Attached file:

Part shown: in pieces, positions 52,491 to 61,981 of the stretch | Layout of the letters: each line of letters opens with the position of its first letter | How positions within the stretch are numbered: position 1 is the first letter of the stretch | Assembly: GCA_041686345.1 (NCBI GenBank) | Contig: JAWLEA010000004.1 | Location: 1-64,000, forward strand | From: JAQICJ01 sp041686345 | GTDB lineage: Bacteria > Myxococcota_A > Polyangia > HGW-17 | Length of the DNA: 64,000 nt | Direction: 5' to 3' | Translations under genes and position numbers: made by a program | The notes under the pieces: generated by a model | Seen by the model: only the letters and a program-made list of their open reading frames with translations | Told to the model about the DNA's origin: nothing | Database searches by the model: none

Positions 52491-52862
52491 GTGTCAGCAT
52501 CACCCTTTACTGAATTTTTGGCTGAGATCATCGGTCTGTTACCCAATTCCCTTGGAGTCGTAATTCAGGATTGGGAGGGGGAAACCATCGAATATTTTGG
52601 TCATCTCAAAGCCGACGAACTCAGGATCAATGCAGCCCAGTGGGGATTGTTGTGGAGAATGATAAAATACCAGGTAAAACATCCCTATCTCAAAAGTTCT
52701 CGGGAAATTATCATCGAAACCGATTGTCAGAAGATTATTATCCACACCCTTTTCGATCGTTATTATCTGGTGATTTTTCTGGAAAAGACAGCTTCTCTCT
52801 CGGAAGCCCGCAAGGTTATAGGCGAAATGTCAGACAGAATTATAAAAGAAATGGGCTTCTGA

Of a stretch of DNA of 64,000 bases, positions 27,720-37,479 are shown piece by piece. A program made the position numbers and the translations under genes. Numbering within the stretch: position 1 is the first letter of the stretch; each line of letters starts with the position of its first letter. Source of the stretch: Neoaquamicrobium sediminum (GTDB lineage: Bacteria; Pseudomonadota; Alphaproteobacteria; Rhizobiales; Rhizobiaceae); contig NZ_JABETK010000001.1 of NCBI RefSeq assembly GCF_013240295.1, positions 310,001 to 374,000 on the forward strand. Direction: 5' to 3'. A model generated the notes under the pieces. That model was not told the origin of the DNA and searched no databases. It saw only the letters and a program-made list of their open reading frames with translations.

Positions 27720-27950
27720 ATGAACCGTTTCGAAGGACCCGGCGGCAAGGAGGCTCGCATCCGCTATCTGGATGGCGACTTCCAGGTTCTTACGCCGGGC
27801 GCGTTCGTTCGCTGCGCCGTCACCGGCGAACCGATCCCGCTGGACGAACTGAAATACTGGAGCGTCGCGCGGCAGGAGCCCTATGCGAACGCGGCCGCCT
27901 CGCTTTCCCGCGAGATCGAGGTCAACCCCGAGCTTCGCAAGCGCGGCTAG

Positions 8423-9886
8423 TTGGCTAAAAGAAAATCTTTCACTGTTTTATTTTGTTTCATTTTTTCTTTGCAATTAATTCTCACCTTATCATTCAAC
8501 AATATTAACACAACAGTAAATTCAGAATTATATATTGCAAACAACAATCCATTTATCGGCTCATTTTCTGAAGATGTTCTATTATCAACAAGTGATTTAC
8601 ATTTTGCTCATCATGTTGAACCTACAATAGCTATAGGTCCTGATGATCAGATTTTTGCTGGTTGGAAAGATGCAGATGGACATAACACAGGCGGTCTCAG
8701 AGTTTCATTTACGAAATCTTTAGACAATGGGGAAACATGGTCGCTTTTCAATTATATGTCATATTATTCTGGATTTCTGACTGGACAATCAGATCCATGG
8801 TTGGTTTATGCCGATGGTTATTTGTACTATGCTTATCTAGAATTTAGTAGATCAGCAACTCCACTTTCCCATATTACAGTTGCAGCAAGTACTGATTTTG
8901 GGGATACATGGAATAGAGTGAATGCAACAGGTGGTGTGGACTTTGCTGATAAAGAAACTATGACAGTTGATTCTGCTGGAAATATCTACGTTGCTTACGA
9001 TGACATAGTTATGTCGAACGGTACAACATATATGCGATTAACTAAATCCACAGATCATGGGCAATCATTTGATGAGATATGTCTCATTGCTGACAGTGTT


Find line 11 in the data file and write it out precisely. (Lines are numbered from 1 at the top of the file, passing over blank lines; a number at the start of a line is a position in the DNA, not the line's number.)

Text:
27801 GCGTTCGTTCGCTGCGCCGTCACCGGCGAACCGATCCCGCTGGACGAACTGAAATACTGGAGCGTCGCGCGGCAGGAGCCCTATGCGAACGCGGCCGCCT